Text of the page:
I Have Lost My Way by Gayle Forman
My rating: 3 of 5 stars
First Published: March 27th, 2018
Publisher: Viking BFYR
Recommended Age: 12+
Genres & Themes: Young Adult, Romance, LGBT, Loss, Friendship, Music, Family, Drama
Around the time that Freya loses her voice while recording her debut album, Harun is making plans to run away from everyone he has ever loved, and Nathaniel is arriving in New York City with a backpack, a desperate plan, and nothing left to lose. When a fateful accident draws these three strangers together, their secrets start to unravel as they begin to understand that the way out of their own loss might just lie in helping the others out of theirs.
‘‘You gonna be okay,’’ she says.
‘‘How can you know that?’’ Harun asks.
“When a broken bone heals, it’s stronger than it was before the break,’’ she replies. “Same holds true for broken hearts.’’
Better than I Was Here and Just One Day, but not quite as wonderful and memorable as If I Stay and its companion novel.
Gayle Forman does not write to impress. Her writing style is simple, though effective and even lyrical at times. But I can share with you a list of at least fifty other authors whose writing styles are more impressive.
However, this is not why I am always happy to get my hands on her novels. A book that has only its writing style going for itself, while everything else is dull, will very rarely make my list of favourites.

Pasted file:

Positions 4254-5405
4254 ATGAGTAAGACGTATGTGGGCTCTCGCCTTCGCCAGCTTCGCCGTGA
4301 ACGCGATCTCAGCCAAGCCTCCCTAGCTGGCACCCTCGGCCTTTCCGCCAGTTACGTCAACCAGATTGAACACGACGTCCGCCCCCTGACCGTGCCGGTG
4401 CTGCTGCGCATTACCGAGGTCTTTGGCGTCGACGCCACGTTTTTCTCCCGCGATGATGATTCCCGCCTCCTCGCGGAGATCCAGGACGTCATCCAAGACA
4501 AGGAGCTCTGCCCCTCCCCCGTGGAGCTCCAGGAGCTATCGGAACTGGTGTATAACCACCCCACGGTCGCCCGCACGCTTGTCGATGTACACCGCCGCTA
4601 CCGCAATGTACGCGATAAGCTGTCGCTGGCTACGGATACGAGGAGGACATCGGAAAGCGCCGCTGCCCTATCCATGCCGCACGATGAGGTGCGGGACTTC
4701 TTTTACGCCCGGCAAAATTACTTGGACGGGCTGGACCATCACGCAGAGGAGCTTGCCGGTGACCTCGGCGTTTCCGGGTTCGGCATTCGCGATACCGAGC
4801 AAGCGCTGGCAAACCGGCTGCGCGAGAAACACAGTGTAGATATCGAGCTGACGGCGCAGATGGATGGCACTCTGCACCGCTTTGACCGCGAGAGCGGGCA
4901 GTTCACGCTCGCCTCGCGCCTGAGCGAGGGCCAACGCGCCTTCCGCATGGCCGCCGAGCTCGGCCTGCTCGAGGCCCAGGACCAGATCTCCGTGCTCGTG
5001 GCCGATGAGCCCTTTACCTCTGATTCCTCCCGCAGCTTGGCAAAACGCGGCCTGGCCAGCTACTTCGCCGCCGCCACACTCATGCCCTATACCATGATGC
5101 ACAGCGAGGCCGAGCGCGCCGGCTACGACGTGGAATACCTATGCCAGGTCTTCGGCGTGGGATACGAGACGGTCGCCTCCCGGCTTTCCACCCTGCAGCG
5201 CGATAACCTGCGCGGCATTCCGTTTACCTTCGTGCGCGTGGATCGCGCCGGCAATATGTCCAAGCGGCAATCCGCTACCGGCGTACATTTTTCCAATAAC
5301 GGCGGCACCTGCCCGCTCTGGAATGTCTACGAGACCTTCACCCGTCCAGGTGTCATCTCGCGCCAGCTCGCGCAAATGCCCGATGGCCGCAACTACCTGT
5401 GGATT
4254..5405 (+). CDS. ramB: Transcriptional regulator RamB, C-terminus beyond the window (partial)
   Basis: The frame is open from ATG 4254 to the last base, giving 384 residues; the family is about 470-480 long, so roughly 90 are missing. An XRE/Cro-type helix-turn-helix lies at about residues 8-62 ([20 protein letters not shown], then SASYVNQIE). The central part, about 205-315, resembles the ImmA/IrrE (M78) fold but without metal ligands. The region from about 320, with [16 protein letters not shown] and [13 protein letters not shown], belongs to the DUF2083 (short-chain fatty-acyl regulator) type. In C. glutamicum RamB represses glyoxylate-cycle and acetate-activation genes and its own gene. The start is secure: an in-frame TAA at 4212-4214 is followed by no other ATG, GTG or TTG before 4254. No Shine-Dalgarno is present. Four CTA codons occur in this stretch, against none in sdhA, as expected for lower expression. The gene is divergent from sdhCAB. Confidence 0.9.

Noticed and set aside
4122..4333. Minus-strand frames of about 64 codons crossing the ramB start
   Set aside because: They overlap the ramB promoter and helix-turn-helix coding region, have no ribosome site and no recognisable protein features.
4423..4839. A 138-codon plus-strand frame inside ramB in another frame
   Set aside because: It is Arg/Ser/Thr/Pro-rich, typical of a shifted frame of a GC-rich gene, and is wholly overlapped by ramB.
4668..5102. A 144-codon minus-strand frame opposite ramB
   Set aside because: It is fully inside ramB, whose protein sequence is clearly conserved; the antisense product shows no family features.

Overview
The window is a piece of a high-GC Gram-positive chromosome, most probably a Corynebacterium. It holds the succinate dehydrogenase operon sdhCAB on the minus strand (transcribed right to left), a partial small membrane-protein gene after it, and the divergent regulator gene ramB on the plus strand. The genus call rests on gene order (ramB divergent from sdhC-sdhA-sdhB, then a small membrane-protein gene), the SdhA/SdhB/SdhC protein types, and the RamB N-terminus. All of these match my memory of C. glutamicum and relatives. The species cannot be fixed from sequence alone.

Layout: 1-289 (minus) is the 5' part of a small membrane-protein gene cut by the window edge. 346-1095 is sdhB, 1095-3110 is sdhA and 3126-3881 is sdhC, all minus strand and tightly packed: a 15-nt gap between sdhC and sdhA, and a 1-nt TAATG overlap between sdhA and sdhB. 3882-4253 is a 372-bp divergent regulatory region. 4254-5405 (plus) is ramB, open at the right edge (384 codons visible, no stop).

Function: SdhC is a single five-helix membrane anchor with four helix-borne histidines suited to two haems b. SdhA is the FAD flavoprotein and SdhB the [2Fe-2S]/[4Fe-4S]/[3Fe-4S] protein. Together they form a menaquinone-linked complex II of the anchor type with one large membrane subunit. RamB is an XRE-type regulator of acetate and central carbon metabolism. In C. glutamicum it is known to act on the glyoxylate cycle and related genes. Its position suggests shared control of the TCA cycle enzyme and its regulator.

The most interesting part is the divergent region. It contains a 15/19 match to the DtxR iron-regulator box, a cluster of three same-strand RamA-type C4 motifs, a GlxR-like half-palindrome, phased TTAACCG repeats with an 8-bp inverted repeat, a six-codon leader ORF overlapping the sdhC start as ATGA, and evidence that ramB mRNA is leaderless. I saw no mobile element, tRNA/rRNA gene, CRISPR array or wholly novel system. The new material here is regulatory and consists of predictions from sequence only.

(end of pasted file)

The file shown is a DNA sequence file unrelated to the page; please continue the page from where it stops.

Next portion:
The reason why I keep on reading this author, although she disappointed me in the past, is because her stories have heart. I Was Here was boring, it’s true, but it was atmospheric regardless and explored important topics.
I Have Lost My Way is the story of three separate characters who each deal with their own problems. Freya is a singer who cannot sing, Harun is gay but afraid to come out to his religious parents, and Nathaniel must relearn to live and let go.
I recently read a book that was also narrated from three points of view—The Beauty that Remains—and that one did not work for me because there was never a strong connection between the three protagonists.
In this case, there is. The connection is sudden, so perhaps not entirely realistic, but it did ring true to my ears, possibly because I knew from the start that all three teenagers were good people that were hurting and needed someone to be there for them.
It is a pleasant read. Not surprising, a little short, and frankly quite corny at times, but I’m proud of Ms. Forman for finally writing a book with diverse characters. Yay!
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